Dear Sirs/Misses, You control animals and pests, yes? So that must mean you know Washington's exotic animal laws. I read that it is illegal to own a dangerous exotic animal, such as Burmese pythons, wolves, etc. But would it be illegal to own a Fennec Fox? I've thought about buying one in a few years, but I read that in some states it is illegal. Can you help me out? Please and thank you (: Sincerely, Riley
Hi, I'm a resident of Southern Seattle and recently bought a property in Ferndale, WA. I plan to move there middle of 2020. Meanwhile, my brother who lives in Canada, has visited the property several times and reports to me that there are moles in the property. Do you service Ferndale? How long will it take to remove the moles and how much? Thanks, Danny
Washington Wildlife News Clip: Washington included in 2020 save-a-coon recommendation
Seattle - About one-third of Washington State needs the regulation requiring rodent or reptile pest control companies to trap an large fanged rat & mouse before they could lethally trap a male coon next fall, according to Washington wildlife experts. The Natural Resources Board has been asked to designate 21 raccoon and opossum management units located mostly in the Redmond and in west-central Washington as critter program zones for the fall animal capture, said Keith The critter and rodent pro, a big game specialist for the Washington Agency of Natural Resources.
"It is a powerful group of animals-control tool," he said today in a telephone interview from Seattle. Those two areas of the Washington have squirrel and skunk with "unbelievable potential" to reproduce themselves far beyond amounts that pest control companies could control, he said. "Then you are at grave risk of disease. Or you could be at grave risk that somebody else is going to control this rodent or reptile group of animals somehow, and wildlife trapping is going to become irrelevant," he said.
For example, expert trapping guys and trapping could become widespread in controlling the group of animals if rat & mouse cause too many problems like crop damage or traffic accidents, he said. "It is going to be controlled somehow," The critter and rodent pro said. "Wildlife trapping is basically free management for communities and the state." The board is expected to act on the critter program recommendation during a organized hearing Wednesday in Bellevue. Washington's nine-day animal removal trap raccoon and opossum wildlife trapping season starts Nov. 18. cage trap wildlife trapping opens Sept. 16. The local Seattle SPCA could not be reached for comment.
Wildlife experts also recommend the board set special large fanged-only four-day catches in October and October - called the Special trapping area seasons - in another 55 squirrel and skunk management units as a way to check the growth of the rodent or reptile group of animals. Those units are located throughout the state. Washington has had critter program regulations in place for only two other wildlife trapping seasons - 1996 and 2004 - as a way to lethally trap more female rat & mouse to try to keep the raccoon and opossum amounts in check, The critter and rodent pro said.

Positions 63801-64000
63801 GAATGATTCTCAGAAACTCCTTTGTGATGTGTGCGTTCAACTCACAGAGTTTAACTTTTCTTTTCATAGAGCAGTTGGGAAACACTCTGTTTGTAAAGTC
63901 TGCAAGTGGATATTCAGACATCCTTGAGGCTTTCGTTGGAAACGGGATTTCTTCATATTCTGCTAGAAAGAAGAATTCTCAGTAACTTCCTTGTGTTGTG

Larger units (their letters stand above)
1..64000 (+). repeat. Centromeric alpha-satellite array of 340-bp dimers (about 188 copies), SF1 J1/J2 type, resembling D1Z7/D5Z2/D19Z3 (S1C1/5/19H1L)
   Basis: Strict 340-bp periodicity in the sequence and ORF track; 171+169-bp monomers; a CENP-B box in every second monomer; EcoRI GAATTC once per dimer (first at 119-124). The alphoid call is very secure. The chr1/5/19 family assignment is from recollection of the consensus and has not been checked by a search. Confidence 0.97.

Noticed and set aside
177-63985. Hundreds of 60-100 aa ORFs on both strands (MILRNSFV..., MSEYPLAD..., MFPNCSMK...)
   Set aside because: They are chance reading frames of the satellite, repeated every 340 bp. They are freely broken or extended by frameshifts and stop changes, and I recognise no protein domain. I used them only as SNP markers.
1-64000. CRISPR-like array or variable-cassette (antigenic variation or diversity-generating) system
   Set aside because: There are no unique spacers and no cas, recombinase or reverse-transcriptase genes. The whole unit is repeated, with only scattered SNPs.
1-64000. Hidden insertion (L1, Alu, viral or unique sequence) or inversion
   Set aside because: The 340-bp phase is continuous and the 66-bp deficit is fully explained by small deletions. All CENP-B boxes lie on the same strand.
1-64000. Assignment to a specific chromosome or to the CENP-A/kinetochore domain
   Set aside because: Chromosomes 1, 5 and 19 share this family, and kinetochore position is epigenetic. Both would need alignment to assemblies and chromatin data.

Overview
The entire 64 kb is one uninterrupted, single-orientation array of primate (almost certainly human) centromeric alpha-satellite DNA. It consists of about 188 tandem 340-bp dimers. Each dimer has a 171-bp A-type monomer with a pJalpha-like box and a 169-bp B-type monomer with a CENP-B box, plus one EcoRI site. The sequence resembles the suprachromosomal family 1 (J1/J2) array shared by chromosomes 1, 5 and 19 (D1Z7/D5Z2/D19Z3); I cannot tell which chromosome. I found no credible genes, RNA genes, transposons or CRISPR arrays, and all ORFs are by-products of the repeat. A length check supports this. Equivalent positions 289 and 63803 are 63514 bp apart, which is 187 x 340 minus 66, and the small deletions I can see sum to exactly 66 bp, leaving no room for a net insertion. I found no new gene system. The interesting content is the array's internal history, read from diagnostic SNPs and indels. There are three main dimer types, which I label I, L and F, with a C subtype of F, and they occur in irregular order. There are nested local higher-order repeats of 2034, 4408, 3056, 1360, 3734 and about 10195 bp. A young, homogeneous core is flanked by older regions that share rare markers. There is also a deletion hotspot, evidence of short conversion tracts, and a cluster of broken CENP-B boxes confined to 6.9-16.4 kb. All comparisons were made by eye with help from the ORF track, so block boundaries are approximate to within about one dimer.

Some pest control companies, distrustful of the Vancouver, WA agency's squirrel and skunk amounts estimates, argue the rule forces too many pest control companies to pass up big male coons. The critter and rodent pro said the trappin' agency has taken some steps to ease those worries. Last fall, the trappin' agency designated some areas as "watch units" for critter program, allowing pest control companies to trap an large fanged rodent or reptile to qualify for a male coon tag for this fall should the Washington designate the area as earn-a male coon, The critter and rodent pro said. Despite this, wildlife removal services are not a free service in any WA County.
According to the Spokane animal agency records, about 85,000 people who captured in the 21 units last fall already have qualified for the male coon tag for the 2020 season, The critter and rodent pro said. "We hope that really makes it easier for people and really takes away from the uproar that critter program seemed to have in 2004," The critter and rodent pro said. "This is an idea that came from pest control companies - let's get the group of animals down to goal and do it in the way that's easiest from the pest control companies' perspective."
Ed The Olympia pest control specialist Jr., vice boss of the Washington State Conservation Congress, a group of mostly pest control companies and anglers who advise the trappin' agency on outdoor recreation concerns, said pest control companies dislike critter program but the qualifying done last fall will "take a little bit of the edge off." He added: "We probably are always going to have critter program but not on this scale hopefully. We are going to continue to look for ways to minimize the need for it."